Wall Street Gripped by Debt Fears, Stocks Tumble

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The major market averages tumbled more than 1% on Monday -- the worst performance in nearly a month -- after concerns over the euro zone debt crisis and an impasse on U.S. debt talks dealt a blow to confidence on Wall Street.

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Today's Markets

The Dow Jones Industrial Average slid 151 points, or 1.2%, to 12,506, the S&P 500 dipped 24.3 points, or 1.8%, to 1,319 and the Nasdaq Composite tumbled 57.2 points, or 2%, to 2,803. The FOX 50 fell 13.7 points to 928.

Every major sector struggled on the day, with the financial and energy sectors taking the largest hit. Indeed, Bank of America (NYSE:BAC) and Morgan Stanley (NYSE:MS) both sunk more than 3%, touching the lowest level in two years. In a sign of the tumult on Monday, the VIX, which is a gauge of volatility, spiked 15%.

Weeks after European authorities pulled together a last minute rescue package for Greece to stave off a default that could have sent shockwaves through global financial markets, Italy has been the focus of concerns on Monday.

Italy's level of public debt equates to more than $2.6 trillion, or 119% of its total economic output, according to Euro Stat, making it the second most indebted euro zone country, behind Greece, in terms of debt to GDP. The yield on the country's 10-year bonds surged to a nine-year high as traders grew wary that the crisis that his hit Greece could also make it way to Italy.

The euro plummeted 1.5% against the U.S. dollar on the fears as the greenback gained 1.3% against a basket of world currencies. European shares plunged as well, with an index of 80 euro zone blue chips shedding 2.8%.

On the domestic front, negotiations to raise the debt ceiling hit yet another snag, as lawmakers and the Obama administration failed to come to an agreement over how to cut down the nation's spending.  The debt ceiling, or the level of debt the U.S. can incur, needs to be raised by early August or the Treasury may be forced to take significant measures, including potentially defaulting on U.S. debt.

The U.S. has a "AAA" sovereign debt rating -- the highest possible -- and is considered the benchmark for a slew of financial instruments.  Ratings firms have repeatedly said they will slash the rating should a default occur, which many analysts say can send interest rates spiking and cause another global financial panic, not unlike the one seen after Lehman Brothers went bankrupt in 2008.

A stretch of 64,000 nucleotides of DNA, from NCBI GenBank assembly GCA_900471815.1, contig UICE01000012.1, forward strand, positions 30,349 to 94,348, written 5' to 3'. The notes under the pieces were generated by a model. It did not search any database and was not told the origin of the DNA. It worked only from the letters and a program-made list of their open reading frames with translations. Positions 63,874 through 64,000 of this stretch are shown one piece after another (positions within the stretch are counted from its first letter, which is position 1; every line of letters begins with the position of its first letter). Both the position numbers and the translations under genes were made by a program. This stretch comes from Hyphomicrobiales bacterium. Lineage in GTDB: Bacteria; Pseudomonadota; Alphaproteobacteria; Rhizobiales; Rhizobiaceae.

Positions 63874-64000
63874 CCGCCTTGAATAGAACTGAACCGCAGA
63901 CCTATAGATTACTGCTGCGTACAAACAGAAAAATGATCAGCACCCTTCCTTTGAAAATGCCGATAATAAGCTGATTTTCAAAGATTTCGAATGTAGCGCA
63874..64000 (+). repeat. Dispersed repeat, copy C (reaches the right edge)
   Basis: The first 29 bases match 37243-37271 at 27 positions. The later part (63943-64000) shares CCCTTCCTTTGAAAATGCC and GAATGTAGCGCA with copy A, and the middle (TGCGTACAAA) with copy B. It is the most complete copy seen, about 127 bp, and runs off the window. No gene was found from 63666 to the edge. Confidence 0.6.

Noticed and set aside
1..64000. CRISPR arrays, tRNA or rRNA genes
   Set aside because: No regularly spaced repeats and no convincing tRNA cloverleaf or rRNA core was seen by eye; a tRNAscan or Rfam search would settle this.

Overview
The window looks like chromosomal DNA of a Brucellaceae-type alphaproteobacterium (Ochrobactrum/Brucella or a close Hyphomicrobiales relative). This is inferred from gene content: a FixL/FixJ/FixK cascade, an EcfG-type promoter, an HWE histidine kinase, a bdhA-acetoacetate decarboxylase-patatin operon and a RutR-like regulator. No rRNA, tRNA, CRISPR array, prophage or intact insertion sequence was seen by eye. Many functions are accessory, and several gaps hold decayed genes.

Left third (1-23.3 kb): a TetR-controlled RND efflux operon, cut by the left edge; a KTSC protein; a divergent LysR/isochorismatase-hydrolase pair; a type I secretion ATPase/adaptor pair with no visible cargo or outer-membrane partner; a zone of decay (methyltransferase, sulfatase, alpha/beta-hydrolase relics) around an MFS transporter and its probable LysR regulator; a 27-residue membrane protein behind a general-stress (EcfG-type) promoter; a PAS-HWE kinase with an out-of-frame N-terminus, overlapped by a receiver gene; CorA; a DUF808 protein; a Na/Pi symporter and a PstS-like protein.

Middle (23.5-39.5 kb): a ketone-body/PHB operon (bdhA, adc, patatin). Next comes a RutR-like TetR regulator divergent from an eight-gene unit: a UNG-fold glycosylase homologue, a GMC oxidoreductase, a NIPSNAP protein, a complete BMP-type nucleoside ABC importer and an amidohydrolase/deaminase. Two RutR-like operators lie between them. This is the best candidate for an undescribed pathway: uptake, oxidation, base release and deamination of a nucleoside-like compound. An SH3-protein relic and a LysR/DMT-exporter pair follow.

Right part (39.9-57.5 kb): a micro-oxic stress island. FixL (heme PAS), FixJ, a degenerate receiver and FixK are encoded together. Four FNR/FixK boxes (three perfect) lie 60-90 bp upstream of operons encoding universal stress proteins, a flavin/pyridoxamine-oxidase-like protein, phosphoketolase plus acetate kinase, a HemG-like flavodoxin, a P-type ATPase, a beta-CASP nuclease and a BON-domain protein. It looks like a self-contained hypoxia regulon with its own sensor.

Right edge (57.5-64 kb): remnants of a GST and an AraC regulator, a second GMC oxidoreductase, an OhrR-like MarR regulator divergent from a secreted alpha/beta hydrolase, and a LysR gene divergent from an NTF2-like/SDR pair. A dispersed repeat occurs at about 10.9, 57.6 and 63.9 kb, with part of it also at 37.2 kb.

Alcoa (NYSE:AA) kicked off earnings season after the bell.  The aluminum giant posted second-quarter earnings from continuing operations of 32 cents a share, just shy of estimates of 33 cents. The company benefited from a substantial jump in the price of aluminum.

Energy markets were also under pressure amid uneasiness over the state of the economic recovery.  Jobs data released last week showed the labor market essentially stalling last month, and was considerably worse than analysts had expected.

Light, sweet crude sunk $1.05, or 1.1%, to $95.15 a barrel.  Wholesale RBOB gasoline was off 2 cents, or 0.71%, to $3.07 a gallon.

Consumer gasoline prices began moving higher over the last week.  A gallon of regular gas costs $3.63 on average, up from $3.57 last week, but lower than the $3.71 drivers paid last month, according to the AAA Fuel Gauge Report.  Prices at the pump, however, are a far cry from the $2.71 paid last year.

Gold climbed $7.60, or 0.49%, to $1,549 a troy ounce. Silver slipped 85 cents, or 2.3%, to $35.70 a troy ounce.

Corporate News

Arch Chemicals (NYSE:ARJ) said it is being bought by Lonza in a deal worth $1.2 billion, sending shares of the anti-microbial maker soaring more than 10%.

Sirius Radio (NASDAQ:SIRI) shares got a boost after the satellite radio firm revealed that it will be added to the Nasdaq 100 index of large, non-financial companies.

Nestle has agreed to pay $1.7 billion to acquire a 60% stake in Chinese confectioner maker Hsu Fu Chi.

Foreign Markets 

The English FTSE 100 fell 1% to 5,929, the French CAC 40 tumbled 2.7% to 3,808 and the German DAX slid 2.3% to 7,230.

In Asia, the Japanese Nikkei 225 fell 0.67% to 10,070 and the Chinese Hang Seng plummeted 1.7% to 22,347.

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